Plastic surgery with consequences: criticized Jamie Lee Curtis "Anti aging"

In the 80s, a cosmetic procedure leads Jamie Lee Curtis to become addicted to pills. Meanwhile, the Hollywood actress advocates aging naturally and declares war on the “anti-aging” mania.

Jamie Lee Curtis has been advocating natural appearance and aging for a long time. Now the Hollywood actress has once again given her honest opinion on the “anti-aging” hype and plastic surgery. The reason: The 62-year-old became addicted to pills after plastic surgery.

Regarding the procedure, Curtis said on the British breakfast show “Lorraine”: “It didn’t work. I hated it, it made me feel even worse.” The actress was also annoyed about the term “anti-aging”. “What are you talking about? We’re all going to fucking age. We’re all going to die. Why do you want to look 17 when I’m 70? I want to look 70 when I’m 70.”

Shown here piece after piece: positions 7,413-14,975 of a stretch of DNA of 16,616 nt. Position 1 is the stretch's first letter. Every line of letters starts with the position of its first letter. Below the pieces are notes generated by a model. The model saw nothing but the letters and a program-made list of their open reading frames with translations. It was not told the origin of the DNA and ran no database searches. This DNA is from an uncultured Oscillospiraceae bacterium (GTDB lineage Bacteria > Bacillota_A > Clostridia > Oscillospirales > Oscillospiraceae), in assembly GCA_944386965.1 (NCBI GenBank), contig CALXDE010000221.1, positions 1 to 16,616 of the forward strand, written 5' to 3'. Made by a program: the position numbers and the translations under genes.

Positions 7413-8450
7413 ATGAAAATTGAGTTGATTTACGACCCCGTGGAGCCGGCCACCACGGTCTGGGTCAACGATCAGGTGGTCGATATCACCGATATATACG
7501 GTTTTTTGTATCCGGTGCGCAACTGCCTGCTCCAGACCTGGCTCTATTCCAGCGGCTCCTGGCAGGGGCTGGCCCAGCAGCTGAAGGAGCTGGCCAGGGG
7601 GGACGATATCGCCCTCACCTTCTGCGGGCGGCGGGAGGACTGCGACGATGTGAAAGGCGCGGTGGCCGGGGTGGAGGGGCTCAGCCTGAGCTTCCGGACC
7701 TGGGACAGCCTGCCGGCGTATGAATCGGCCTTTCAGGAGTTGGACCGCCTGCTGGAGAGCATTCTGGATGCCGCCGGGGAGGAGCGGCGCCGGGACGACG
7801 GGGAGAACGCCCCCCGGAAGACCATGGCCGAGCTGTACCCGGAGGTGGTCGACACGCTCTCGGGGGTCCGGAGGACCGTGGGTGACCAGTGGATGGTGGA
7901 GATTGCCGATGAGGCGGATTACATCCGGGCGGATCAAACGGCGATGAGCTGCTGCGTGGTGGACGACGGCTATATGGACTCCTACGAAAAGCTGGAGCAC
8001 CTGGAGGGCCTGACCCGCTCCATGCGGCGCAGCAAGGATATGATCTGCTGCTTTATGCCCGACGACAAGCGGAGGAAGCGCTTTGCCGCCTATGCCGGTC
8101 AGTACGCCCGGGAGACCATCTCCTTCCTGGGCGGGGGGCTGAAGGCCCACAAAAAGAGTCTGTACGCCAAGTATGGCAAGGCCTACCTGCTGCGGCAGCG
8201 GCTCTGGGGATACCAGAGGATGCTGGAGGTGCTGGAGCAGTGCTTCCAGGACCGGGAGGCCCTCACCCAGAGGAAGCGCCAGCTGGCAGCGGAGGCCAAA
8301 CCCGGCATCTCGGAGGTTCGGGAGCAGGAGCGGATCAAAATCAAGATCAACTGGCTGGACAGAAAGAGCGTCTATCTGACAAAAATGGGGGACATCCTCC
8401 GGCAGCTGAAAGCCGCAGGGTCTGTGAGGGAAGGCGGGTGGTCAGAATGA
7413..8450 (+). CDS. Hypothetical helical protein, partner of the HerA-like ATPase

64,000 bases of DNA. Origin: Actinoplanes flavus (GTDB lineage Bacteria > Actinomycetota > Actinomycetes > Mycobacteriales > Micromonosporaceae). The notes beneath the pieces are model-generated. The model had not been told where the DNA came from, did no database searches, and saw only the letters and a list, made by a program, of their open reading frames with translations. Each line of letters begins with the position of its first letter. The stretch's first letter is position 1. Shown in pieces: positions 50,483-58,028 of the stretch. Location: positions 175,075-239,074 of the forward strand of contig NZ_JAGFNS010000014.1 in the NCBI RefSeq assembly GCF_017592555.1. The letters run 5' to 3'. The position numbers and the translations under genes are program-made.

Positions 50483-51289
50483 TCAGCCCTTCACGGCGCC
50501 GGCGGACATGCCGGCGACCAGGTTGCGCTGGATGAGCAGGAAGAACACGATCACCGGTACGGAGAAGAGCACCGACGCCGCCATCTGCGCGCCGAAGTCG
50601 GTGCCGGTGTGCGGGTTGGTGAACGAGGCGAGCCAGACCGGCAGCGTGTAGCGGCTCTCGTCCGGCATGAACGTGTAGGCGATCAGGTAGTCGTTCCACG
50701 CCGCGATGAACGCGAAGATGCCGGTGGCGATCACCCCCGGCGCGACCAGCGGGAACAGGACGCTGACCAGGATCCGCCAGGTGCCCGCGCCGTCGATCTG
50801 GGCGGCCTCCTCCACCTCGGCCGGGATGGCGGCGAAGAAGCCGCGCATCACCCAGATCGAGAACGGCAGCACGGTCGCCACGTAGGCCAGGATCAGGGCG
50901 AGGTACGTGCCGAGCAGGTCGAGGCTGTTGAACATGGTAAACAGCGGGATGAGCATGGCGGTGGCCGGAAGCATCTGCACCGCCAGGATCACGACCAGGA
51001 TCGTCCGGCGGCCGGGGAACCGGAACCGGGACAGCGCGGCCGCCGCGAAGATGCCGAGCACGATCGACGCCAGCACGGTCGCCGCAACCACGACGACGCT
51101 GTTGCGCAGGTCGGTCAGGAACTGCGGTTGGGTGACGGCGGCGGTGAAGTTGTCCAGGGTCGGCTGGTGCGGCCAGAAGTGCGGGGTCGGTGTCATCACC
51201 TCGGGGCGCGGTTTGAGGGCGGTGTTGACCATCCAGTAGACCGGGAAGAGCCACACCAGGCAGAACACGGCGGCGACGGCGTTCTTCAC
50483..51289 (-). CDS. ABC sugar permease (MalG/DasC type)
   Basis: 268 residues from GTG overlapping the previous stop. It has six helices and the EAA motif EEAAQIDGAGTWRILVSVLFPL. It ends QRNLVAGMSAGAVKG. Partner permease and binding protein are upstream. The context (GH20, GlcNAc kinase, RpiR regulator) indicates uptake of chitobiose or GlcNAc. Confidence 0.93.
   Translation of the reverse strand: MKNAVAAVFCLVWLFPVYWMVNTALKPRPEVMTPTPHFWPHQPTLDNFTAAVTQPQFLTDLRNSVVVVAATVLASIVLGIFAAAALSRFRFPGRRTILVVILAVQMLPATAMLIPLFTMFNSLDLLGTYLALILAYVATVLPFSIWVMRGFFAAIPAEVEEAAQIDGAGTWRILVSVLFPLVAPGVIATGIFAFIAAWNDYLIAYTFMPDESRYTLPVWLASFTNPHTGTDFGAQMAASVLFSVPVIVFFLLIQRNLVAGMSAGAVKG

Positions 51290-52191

Precisely because she has undergone a few cosmetic procedures, she is not a fan of wanting to make one’s own appearance appear younger. “I’m an advocate not to mess with your face,” said Curtis.

“Oh wow. I look like me”

The actress also reported what mishap led to her typical pixie haircut. At the beginning of her career, she had a perm and was supposed to dye her hair for a film role. “It burned my hair off my head,” recalled the 62-year-old. But when she cut her hair short, she thought, “Oh. Oh my god. Oh wow. I look like me.” Since then, she has not colored her hair either.

In 2019 Curtis had already revealed to Variety that he had undergone a “routine” cosmetic surgery in the 1980s, which ultimately led to ten years of addiction to the pain reliever Vicodin. During a film shoot, a cameraman said of her: “I can’t film you today. Your eyes are too puffy.” Curtis was “so ashamed” that she had the swelling surgically removed. “They gave me Vicodin as a pain reliever for something that wasn’t really painful.”

In an interview with “Fast Company” a few weeks ago, Curtis also spoke out against having his face injected. “The current trend with fillers and processes, and this obsession with filters and things we do to improve the way we look at Zoom meetings, erase generations of beauty. Once you play around with your face, you can’t do it anymore get back. “